- 50 Tension Techniques
- About Kristi Holl
- De-Stressing the Writing Life
- More Writer’s First Aid
- Time Management for Writers book list
- Writing Mysteries for Young People
- I’ve Moved! Come Join Me!
- How to Take Charge of Your Writing Life
- Three Reasons Your Writing Life Isn’t Working–and What To Do
- What’s Hindering You?
- Putting Your Writing First by Using Accountability
- Internet-Based ADD: Do You Have It?
- Habits: Anchors for the Writer’s Life
- What Fear is Holding You Back?
- Advanced Fiction Writing Blog
- Books and Writing
- Chip MacGregor.com
- Christian Writer’s Den
- CRITIQUES by Kristi
- Editorial Anonymous
- Institute of Children’s Literature
- Kristi’s Website
- Rachelle Gardner, Literary Agent
- Sharing with Writers and Readers
- So You Want to Be Published
- The Working Writer’s Coach
- The Writing Life
- Writing Fiction Right
- February 2013
- January 2013
- December 2012
- November 2012
- October 2012
- September 2012
- August 2012
- July 2012
- June 2012
- May 2012
- April 2012
- March 2012
- February 2012
- January 2012
- December 2011
- November 2011
- October 2011
- September 2011
- August 2011
- July 2011
- June 2011
- May 2011
- April 2011
- March 2011
- February 2011
- January 2011
- December 2010
- November 2010
- October 2010
- September 2010
- August 2010
- July 2010
- June 2010
- May 2010
- Artist's Way
- book marketing
- book releases
- career planning
- Christian writing
- critique groups
- Editors and Predators
- emotional balance
- figures of speech
- finding time
- finish line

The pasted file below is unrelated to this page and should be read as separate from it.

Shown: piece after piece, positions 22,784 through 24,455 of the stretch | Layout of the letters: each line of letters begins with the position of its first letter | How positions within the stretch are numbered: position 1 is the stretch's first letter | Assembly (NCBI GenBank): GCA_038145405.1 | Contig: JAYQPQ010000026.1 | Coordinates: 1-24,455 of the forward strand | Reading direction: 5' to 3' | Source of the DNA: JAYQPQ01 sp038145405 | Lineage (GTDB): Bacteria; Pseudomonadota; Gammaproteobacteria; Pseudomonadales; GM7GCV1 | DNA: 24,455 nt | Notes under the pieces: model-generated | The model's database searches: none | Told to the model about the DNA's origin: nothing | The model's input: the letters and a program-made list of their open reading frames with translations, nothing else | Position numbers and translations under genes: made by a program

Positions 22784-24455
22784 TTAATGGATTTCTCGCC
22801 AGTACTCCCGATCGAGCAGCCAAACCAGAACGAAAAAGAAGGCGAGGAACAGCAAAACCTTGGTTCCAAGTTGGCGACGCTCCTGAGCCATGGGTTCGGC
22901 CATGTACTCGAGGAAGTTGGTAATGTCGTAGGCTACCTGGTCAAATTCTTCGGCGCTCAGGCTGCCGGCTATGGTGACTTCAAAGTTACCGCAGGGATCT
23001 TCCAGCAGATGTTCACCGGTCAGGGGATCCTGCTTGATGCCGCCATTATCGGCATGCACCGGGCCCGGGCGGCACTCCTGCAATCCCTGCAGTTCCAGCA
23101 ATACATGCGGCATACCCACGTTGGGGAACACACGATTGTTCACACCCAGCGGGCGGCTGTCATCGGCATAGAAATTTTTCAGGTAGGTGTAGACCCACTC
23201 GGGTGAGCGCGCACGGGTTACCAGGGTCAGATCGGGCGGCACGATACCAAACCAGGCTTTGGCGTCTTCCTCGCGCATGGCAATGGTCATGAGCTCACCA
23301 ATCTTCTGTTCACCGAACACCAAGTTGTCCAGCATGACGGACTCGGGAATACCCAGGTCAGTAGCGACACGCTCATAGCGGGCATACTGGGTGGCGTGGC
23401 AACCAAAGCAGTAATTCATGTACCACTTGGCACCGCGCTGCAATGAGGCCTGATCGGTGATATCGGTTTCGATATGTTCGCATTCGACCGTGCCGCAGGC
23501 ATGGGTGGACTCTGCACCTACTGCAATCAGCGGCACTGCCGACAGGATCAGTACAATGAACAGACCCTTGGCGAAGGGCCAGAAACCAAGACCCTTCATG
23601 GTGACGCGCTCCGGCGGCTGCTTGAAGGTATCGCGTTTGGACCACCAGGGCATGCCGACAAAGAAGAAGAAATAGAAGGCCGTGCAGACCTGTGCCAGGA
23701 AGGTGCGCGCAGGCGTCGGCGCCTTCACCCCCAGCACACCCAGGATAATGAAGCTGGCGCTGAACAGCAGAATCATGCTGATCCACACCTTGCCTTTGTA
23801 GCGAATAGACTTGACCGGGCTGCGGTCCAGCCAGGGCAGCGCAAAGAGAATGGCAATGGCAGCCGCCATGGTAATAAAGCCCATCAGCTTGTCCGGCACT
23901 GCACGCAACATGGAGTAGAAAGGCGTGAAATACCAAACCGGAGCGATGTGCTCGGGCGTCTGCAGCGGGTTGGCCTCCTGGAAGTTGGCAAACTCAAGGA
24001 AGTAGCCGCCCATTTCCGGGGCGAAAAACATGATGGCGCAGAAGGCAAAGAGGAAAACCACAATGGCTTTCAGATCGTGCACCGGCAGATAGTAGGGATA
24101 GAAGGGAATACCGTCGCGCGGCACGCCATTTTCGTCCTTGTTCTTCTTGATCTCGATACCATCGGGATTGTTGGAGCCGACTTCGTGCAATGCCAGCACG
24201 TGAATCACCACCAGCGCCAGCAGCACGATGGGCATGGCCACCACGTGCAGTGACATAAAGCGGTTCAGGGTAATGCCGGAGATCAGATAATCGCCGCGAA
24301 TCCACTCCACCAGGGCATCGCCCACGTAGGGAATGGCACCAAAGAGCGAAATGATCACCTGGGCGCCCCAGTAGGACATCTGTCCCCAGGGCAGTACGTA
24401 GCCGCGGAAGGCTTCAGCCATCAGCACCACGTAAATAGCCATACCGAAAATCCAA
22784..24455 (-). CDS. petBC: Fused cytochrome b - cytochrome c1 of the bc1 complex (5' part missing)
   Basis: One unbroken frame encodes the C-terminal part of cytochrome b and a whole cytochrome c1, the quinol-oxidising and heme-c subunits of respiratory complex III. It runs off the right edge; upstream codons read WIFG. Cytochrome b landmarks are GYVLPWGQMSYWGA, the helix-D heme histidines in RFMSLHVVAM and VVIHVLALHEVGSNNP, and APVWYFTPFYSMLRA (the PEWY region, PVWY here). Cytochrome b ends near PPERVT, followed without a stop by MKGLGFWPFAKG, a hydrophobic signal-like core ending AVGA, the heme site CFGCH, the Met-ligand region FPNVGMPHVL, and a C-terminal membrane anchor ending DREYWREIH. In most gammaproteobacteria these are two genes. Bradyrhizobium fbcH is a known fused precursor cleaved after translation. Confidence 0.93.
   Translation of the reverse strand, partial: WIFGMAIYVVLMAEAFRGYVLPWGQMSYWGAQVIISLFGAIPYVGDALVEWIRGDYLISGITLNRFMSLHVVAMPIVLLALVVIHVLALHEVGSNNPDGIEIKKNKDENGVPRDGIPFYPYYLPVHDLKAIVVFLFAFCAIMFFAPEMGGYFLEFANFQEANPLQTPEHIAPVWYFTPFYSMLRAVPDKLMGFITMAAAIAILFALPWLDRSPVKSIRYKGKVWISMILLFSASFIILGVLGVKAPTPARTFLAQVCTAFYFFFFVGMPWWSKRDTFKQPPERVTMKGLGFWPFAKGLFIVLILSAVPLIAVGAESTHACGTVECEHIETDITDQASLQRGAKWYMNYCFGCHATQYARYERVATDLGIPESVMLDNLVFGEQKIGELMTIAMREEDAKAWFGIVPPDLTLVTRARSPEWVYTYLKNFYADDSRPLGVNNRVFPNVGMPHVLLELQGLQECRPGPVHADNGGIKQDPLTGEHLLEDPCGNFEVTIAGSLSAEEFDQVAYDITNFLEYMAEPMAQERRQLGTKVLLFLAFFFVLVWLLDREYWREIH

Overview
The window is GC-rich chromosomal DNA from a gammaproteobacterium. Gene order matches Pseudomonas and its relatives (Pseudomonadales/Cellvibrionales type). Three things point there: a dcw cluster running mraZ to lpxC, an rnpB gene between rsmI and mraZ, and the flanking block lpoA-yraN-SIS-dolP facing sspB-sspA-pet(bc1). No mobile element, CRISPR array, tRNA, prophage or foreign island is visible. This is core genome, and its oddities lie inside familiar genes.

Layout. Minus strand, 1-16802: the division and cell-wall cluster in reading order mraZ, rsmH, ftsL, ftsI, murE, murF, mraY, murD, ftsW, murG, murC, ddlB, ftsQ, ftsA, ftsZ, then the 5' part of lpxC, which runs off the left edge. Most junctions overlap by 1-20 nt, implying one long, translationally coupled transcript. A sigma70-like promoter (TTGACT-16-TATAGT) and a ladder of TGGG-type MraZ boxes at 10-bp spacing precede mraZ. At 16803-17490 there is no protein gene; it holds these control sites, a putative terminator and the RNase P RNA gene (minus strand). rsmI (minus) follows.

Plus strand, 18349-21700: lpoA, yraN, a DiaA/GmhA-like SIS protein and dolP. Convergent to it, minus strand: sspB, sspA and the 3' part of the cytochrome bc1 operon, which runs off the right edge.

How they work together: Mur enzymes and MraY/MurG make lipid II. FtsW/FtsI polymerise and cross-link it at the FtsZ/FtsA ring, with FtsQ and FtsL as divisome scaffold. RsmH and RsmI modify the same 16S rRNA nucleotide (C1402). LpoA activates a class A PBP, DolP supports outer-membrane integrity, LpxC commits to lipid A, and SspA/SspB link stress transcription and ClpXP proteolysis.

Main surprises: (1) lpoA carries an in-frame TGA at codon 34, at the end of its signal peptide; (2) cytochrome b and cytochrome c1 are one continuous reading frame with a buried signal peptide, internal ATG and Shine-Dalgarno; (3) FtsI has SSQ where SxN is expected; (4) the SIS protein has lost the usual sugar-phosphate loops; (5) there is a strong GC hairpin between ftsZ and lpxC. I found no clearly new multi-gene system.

- getting started
- Julia Cameron
- learning disability
- making money
- More Writer's First Aid
- New Year's resolutions
- novel writing
- picture books
- psychology of writing
- rough draft
- social networking
- time management
- toxic behavior
- Walking on Alligators
- word count
- work in progress
- Writer Beware
- writer homes
- Writer Magazine
- Writer's Digest
- Writer's First Aid
- writers block
- writers magazines
- writing advice
- writing anxiety
- writing books
- writing challenges
- writing classes
- writing coach
- writing conferences
- writing contests
- writing course
- writing habits
- writing information
- writing inspiration
- writing life
- writing more
- writing mysteries
- Writing Mysteries for Young People
- writing output
- writing phases
- writing process
- writing schedule
- writing space
January 25, 2012
Do you imagine writing for hours at a sidewalk cafe in Paris? Maybe your ideal is scribbling in a journal beside Walden Pond…
A couple of years ago, when I visited the homes of C. S. Lewis [his writing room is below] and Jane Austen [her writing desk is above], I think I left with a MISperception. Homes turned into museums are clean, uncluttered, and very quiet. People move about slowly, and they almost whisper, as if they’re at a shrine.
I think that I left their homes believing that Lewis and Austen had it easier than we writers have it today. Just think of the interruptions alone that hadn’t been invented! In Oxford (Lewis) and at Chawton (Austen), neither writer had Facebook, the Web, Twitter, YouTube videos, email to answer, or newsletters and spam to wade through.
They also had peace and quiet. Jane Austen was living in a small village, and Lewis’ home was, at the time, situated in the middle of eight acres (which included a pond and woods). Bliss!